|sketch whilst at the solar panels|
Wednesday, 27 February 2013
0600-0700hrs - A full moon and almost clear skies which made it quite light at early doors.
Also a ground frost this morning, which we did not have the previous night (Monday), although today’s ground frost was by far lighter than we have come to experience in the more recent past.
Coming down Clawthorpe road towards “Sunny Glen” I had six male Blackbirds, close together and holding debate deciding who gets what!! I’ll bet that debate turned to “scrapping” shortly afterwards.
0900-1200hrs – Dalton, Trig, Lancelot Clark Storth, Storth Woods, Dalton.
I was audience for some fifteen minutes and held spellbound listening to the sweetest of many calls coming from a Song Thrush which was on the highest point of the tallest tree, delivering his continual squeaks, squeals, chatters, wolf whistles and lots, lots, more. I should have stayed much longer listening to him, it was just the ticket! Probably the best entertainment around and natural and free, and a mean feast to try and understand. He was holding his “high stage” just close to the bottom of the Dalton Crags incline.
I tried to decipher some of the stuff he was singing, which went something like: 1) weehoo, weehoo, 2) Wee-hoo-wit, wee-hoo-wit, 3) Wit-woo, Wit-woo, 4) her-kleep-kleep, her-kleep-kleep, 5) Chit-chit-chit-chit 6) See-it, see-it (7) The yaffle call of the Green Woodpecker and (8) Lots of Starling chuckling mimickry. He delivered most of the mixed bag with a “immediate repeat” of the same syllables (as shown above), and would then start to sing them all jumbled up. But really there could have been lots more on offer if I had stayed longer. In these very fortunate situations I really do need to spend more time “listening and taking it all in” for today it had certainly started my “adventures” off in the most cheering and refreshed of mind.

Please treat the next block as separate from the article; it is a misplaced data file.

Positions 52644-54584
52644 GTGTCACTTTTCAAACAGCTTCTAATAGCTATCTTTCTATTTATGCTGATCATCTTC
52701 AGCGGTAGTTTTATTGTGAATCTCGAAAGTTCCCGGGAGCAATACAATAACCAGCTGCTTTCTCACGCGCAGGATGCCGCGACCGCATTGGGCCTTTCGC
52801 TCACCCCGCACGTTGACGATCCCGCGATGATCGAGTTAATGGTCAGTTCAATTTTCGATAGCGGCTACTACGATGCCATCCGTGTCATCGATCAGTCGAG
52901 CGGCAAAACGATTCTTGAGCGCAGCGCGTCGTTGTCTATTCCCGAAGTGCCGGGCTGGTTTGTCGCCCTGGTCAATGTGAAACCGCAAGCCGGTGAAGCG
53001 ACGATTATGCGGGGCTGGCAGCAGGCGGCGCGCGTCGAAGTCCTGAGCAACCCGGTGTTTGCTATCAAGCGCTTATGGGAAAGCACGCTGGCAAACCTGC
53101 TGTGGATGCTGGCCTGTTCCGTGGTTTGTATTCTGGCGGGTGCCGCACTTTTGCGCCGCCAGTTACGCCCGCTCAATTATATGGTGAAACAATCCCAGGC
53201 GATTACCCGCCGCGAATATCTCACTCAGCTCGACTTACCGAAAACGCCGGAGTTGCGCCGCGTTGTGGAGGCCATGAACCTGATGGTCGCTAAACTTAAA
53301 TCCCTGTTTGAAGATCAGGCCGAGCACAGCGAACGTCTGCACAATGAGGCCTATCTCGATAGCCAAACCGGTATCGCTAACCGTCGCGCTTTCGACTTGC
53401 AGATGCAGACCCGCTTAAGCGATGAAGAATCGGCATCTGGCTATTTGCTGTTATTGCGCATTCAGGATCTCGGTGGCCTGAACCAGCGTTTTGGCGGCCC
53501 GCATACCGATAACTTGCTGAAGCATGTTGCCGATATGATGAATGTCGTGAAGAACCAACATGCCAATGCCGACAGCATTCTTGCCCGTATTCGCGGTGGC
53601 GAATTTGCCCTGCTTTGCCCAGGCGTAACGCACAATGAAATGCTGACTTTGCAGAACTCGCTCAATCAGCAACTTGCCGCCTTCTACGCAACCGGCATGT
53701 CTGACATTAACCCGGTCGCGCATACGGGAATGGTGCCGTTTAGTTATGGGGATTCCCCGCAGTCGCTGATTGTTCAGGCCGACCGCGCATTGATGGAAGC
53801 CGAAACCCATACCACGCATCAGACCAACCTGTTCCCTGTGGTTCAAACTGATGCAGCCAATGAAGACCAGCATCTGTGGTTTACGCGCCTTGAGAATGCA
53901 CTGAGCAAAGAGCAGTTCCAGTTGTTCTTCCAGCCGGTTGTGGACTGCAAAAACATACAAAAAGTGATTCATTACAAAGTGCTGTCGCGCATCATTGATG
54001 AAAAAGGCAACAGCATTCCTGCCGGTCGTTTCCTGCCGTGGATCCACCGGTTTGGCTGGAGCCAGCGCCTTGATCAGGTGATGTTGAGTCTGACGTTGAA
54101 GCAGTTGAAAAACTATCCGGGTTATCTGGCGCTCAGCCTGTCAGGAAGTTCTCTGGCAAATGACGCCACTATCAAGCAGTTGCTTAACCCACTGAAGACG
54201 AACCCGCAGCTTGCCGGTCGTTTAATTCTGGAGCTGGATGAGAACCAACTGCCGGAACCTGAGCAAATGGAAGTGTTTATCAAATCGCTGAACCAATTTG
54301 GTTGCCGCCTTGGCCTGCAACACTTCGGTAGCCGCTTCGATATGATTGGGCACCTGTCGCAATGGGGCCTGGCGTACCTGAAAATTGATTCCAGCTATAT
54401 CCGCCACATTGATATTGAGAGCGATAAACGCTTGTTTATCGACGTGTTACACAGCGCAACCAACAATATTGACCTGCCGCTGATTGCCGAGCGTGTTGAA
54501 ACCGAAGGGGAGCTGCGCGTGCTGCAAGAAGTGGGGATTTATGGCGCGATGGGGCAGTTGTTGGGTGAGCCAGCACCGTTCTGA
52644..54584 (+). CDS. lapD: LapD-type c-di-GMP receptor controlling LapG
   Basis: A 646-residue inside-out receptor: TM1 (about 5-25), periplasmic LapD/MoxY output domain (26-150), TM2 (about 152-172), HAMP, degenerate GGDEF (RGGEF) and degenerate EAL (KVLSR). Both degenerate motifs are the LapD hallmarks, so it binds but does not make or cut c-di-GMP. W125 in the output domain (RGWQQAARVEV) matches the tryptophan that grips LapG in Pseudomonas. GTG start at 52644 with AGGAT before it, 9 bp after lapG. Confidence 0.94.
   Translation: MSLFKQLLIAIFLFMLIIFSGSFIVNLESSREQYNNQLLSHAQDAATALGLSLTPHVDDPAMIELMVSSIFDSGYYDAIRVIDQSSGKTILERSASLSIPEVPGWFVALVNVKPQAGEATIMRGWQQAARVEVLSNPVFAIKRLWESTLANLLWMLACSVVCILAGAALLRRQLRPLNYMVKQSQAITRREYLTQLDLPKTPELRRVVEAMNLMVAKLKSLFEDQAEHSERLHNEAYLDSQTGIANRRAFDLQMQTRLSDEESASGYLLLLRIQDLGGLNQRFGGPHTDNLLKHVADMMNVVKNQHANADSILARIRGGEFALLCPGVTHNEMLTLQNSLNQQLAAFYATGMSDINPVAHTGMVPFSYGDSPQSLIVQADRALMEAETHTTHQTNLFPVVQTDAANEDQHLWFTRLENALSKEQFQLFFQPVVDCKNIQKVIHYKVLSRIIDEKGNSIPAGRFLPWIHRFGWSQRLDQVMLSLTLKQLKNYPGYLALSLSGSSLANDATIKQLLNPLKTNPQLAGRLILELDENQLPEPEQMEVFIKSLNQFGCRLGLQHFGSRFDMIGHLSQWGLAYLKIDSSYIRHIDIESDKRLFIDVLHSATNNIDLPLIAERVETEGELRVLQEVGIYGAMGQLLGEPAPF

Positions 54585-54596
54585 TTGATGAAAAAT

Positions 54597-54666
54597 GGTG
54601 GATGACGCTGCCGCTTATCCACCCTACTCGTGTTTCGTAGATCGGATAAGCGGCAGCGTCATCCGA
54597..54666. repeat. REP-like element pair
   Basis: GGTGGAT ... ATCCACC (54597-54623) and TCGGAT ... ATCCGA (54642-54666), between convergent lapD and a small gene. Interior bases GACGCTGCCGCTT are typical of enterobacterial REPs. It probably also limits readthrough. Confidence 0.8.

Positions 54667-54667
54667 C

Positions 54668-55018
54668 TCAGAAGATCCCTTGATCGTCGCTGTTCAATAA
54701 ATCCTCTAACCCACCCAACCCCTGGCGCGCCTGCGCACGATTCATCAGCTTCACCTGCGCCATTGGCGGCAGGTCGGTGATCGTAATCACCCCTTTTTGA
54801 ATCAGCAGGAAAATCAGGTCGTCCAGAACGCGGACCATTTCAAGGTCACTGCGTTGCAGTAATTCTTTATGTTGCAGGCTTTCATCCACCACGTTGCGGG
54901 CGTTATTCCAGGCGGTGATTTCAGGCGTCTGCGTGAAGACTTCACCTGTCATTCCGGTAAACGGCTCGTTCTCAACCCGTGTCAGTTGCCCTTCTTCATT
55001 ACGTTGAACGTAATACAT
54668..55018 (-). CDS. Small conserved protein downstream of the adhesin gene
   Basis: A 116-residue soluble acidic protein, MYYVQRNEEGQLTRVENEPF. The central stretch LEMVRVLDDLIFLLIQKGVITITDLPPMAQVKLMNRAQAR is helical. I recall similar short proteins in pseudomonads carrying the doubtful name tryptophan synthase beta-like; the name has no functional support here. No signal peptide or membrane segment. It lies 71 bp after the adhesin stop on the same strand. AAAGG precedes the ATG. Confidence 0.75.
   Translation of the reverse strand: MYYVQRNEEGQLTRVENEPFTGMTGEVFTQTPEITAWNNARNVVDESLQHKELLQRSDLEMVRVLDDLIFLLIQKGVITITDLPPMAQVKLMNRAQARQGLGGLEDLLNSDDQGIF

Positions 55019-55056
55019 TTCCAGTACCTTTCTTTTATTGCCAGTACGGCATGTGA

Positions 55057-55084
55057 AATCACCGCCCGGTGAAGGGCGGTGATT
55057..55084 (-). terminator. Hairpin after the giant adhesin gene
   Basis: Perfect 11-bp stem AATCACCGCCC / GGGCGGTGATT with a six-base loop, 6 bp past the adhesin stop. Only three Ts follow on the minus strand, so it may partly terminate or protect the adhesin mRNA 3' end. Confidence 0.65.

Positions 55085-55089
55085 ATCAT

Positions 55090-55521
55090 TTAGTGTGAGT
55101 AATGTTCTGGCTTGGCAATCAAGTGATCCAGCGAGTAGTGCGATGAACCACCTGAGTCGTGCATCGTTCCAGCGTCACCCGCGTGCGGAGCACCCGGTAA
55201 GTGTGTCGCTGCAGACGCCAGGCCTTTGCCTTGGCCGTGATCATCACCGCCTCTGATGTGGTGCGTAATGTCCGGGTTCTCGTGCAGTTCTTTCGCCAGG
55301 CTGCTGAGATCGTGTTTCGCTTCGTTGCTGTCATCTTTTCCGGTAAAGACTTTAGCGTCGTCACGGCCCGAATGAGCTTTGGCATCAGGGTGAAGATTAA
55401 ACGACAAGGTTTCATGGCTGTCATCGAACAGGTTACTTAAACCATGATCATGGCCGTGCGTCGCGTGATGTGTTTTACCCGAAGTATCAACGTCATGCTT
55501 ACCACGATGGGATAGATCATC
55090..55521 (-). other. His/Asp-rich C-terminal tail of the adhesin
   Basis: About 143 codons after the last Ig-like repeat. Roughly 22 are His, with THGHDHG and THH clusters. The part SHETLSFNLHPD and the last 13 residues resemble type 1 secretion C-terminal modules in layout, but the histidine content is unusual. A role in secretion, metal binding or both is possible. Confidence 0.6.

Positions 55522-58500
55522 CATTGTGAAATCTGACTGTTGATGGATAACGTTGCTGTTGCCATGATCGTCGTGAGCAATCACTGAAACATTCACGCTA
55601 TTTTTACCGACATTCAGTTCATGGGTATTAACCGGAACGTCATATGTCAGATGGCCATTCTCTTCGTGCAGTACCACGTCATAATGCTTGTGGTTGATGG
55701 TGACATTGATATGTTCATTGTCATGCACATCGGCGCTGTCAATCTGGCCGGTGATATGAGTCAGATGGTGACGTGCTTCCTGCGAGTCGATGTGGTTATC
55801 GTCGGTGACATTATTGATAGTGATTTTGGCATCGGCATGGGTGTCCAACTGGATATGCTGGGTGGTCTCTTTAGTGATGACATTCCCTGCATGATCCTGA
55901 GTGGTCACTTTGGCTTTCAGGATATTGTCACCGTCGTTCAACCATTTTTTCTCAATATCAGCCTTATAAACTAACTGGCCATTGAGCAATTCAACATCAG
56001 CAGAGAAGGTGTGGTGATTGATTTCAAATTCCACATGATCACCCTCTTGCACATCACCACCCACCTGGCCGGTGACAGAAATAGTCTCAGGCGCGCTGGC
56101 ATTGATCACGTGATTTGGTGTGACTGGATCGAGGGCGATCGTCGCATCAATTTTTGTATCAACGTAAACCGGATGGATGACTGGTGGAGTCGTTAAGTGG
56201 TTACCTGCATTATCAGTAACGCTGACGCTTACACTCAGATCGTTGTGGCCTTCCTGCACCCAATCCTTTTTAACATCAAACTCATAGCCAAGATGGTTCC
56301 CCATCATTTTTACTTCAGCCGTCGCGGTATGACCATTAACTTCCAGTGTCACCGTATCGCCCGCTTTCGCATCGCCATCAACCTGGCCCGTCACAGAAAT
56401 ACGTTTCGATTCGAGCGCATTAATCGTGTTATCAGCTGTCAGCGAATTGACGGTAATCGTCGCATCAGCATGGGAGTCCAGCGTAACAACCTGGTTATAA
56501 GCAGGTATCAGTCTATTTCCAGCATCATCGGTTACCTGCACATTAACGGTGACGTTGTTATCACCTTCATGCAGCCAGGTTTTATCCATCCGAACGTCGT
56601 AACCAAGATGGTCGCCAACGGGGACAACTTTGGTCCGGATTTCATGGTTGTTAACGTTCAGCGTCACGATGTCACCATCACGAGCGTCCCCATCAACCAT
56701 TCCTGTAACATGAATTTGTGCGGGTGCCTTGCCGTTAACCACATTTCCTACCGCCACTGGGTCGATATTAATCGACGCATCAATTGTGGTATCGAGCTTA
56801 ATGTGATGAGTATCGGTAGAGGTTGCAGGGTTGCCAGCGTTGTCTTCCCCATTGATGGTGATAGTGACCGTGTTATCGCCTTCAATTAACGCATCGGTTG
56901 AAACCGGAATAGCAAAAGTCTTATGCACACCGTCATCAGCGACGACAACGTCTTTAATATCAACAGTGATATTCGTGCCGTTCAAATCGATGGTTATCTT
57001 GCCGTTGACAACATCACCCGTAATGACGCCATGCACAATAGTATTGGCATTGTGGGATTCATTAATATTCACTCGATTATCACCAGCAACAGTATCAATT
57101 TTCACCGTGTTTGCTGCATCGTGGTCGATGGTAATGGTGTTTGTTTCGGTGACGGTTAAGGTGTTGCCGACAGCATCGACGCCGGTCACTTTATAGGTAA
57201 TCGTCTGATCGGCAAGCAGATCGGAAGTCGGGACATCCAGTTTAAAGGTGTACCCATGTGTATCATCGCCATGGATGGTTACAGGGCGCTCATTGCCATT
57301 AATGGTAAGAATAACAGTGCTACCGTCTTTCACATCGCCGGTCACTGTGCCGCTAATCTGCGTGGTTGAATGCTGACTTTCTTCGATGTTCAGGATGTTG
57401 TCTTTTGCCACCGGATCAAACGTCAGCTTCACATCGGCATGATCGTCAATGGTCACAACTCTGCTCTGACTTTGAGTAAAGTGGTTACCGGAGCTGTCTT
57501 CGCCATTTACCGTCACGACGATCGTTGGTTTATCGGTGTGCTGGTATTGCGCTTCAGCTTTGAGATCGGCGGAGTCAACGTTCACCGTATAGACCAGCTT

(It also took me back to 29th June 2011 when I was listening to a versatile Song Thrush over at Pickles Wood, and this one did the most wonderful of impressions of the Curlew and the Oystercatcher, but the best of all had to be the impression of the “Trimphone”. I just couldn’t believe what I was hearing.
The Trimphone came out in the 1970’s and had almost ceased production by the late 1980’s yet here we had a Song Thrush mimicking the call exactly, and the year was 2011. So had the bird inherited that talent from its ancesters and having been handed down through its genes, or could there possibly have been some other reason. Whatever the reason I am sure the 2011 bird was not 40 years of age!)